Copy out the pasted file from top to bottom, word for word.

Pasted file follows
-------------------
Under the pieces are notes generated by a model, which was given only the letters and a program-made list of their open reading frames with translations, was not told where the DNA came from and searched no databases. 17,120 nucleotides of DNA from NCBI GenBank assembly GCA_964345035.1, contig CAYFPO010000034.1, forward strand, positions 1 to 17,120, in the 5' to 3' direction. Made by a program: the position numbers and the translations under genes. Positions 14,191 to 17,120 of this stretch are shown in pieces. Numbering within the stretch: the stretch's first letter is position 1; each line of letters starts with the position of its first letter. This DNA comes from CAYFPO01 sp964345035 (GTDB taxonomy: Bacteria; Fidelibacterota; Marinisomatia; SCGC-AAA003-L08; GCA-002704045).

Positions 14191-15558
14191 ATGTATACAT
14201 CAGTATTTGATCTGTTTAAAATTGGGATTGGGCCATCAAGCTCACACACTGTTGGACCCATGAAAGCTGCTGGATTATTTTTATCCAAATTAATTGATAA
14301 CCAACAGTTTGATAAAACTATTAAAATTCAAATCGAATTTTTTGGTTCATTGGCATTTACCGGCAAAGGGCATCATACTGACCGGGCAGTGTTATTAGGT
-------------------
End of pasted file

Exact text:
Under the pieces are notes generated by a model, which was given only the letters and a program-made list of their open reading frames with translations, was not told where the DNA came from and searched no databases. 17,120 nucleotides of DNA from NCBI GenBank assembly GCA_964345035.1, contig CAYFPO010000034.1, forward strand, positions 1 to 17,120, in the 5' to 3' direction. Made by a program: the position numbers and the translations under genes. Positions 14,191 to 17,120 of this stretch are shown in pieces. Numbering within the stretch: the stretch's first letter is position 1; each line of letters starts with the position of its first letter. This DNA comes from CAYFPO01 sp964345035 (GTDB taxonomy: Bacteria; Fidelibacterota; Marinisomatia; SCGC-AAA003-L08; GCA-002704045).

Positions 14191-15558
14191 ATGTATACAT
14201 CAGTATTTGATCTGTTTAAAATTGGGATTGGGCCATCAAGCTCACACACTGTTGGACCCATGAAAGCTGCTGGATTATTTTTATCCAAATTAATTGATAA
14301 CCAACAGTTTGATAAAACTATTAAAATTCAAATCGAATTTTTTGGTTCATTGGCATTTACCGGCAAAGGGCATCATACTGACCGGGCAGTGTTATTAGGT